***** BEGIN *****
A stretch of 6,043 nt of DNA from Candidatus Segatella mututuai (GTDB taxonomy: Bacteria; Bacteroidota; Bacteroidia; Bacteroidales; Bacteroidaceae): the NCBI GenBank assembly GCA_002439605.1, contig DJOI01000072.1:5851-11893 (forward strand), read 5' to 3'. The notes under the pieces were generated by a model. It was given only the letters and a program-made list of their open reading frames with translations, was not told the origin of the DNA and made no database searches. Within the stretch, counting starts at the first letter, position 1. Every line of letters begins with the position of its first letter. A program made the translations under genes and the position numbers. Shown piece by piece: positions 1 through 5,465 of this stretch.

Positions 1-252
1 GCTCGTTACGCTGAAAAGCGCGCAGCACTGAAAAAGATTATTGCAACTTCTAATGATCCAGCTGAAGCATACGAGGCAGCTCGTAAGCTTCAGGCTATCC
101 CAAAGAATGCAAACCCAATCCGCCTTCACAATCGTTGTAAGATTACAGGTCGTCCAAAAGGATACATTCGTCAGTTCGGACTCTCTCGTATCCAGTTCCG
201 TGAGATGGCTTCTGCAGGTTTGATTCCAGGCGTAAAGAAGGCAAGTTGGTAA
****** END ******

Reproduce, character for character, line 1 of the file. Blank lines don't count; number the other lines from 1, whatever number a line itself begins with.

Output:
A stretch of 6,043 nt of DNA from Candidatus Segatella mututuai (GTDB taxonomy: Bacteria; Bacteroidota; Bacteroidia; Bacteroidales; Bacteroidaceae): the NCBI GenBank assembly GCA_002439605.1, contig DJOI01000072.1:5851-11893 (forward strand), read 5' to 3'. The notes under the pieces were generated by a model. It was given only the letters and a program-made list of their open reading frames with translations, was not told the origin of the DNA and made no database searches. Within the stretch, counting starts at the first letter, position 1. Every line of letters begins with the position of its first letter. A program made the translations under genes and the position numbers. Shown piece by piece: positions 1 through 5,465 of this stretch.